Nate Silver suggested on Monday that the Democratic party’s prospects are looking better by the day. Why? Perhaps, he proposes, it’s the money:
Money could be a more important factor. Consider the states with the largest polling movement: In North Carolina, Hagan had $8.7 million in cash on hand as of June 30 as compared with just $1.5 million for her Republican opponent, Thom Tillis. In Colorado, Udall had $5.7 million as compared with $3.4 million for Republican Cory Gardner.
These totals do not account for outside spending. But in stark contrast to 2010, liberal and Democratic “super PACs” have spent slightly more money so far than conservative and Republican ones, according to the the Center for Responsive Politics. (One caveat for Democrats is that when money is spent on advertising, it can sometimes have short-lived effects.)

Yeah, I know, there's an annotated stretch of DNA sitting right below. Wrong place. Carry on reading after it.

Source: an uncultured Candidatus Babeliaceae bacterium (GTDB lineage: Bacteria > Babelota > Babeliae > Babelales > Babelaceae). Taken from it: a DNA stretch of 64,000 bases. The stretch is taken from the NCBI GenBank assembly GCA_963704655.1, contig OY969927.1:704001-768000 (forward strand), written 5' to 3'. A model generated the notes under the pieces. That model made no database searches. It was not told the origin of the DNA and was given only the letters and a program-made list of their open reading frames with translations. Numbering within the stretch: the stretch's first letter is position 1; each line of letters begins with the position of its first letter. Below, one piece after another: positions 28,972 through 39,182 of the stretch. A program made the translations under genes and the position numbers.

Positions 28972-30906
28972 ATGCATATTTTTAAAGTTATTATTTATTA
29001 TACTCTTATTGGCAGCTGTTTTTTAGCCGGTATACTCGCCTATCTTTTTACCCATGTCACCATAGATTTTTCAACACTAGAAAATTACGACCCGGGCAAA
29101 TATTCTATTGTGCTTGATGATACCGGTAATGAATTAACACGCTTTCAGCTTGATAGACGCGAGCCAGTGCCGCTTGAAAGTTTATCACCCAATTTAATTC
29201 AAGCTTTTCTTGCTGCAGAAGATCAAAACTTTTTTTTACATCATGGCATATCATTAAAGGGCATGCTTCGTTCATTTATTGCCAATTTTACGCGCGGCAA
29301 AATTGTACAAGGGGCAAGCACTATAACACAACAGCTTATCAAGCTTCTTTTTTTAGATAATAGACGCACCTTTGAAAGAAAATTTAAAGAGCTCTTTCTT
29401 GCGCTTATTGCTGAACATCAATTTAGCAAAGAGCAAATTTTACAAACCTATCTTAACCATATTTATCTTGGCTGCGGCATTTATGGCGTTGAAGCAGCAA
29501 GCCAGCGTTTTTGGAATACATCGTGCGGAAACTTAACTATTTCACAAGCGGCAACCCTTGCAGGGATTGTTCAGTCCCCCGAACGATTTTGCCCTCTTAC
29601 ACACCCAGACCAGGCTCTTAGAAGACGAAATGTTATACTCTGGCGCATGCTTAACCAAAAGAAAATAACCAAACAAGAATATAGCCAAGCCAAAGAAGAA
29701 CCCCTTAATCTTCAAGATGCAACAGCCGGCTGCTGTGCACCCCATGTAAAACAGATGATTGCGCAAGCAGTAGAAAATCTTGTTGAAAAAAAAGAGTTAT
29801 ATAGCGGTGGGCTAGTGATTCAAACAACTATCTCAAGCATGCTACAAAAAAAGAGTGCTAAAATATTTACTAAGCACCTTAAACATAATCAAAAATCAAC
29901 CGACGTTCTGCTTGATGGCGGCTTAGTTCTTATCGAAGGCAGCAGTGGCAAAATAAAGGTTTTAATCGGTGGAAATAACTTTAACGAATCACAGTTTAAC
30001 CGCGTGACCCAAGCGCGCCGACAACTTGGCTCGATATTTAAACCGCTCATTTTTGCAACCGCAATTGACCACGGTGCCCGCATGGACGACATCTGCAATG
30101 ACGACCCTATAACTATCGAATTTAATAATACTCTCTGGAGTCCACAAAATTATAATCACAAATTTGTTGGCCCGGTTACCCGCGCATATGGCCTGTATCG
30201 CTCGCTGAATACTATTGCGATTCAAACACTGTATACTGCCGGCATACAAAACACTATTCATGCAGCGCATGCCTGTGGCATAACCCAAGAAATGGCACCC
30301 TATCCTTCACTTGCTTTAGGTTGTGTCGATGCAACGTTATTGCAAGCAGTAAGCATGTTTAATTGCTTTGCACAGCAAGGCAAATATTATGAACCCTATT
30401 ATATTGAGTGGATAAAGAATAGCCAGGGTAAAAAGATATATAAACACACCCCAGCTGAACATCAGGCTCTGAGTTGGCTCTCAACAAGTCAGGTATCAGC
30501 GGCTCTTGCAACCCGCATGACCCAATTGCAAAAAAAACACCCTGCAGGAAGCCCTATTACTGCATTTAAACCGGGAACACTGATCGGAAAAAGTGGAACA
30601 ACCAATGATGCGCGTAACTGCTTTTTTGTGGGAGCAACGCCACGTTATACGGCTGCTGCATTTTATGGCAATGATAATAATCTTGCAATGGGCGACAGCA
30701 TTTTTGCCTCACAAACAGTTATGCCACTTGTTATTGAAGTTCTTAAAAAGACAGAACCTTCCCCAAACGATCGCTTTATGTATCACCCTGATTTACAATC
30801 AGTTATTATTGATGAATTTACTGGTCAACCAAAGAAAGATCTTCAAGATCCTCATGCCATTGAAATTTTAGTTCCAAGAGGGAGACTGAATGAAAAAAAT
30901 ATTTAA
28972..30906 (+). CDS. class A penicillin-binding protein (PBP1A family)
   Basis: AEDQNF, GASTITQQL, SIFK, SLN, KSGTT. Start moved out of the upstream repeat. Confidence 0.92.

Whatever the reason, the GOP’s path to a Senate majority is less robust than before.
I’m generally skeptical about the effect that cash has on elections. Still, whether it works or not, Republican candidates in key states are about to receive a boost. Per Politico:
The National Rifle Association has reserved $11.4 million for its initial fall advertising campaign and will begin airing its first TV commercials Wednesday in three Senate races crucial to determining which party controls the chamber next year.
The gun rights group, which outlined its fall priorities exclusively for POLITICO Campaign Pro, said it plans to spend much more than the initial outlay during the final weeks before the midterm elections.
The first ads will begin airing in the Arkansas, Colorado and North Carolina Senate races. They will be followed in the next few days with a mix of TV, radio and digital ads to help out the GOP Senate candidates in Georgia, Kentucky, Iowa and Louisiana.
The NRA also plans to invest heavily in helping the reelection of Florida Gov. Rick Scott and Wisconsin Gov. Scott Walker. Both Republicans are locked in tight races.
The full story here.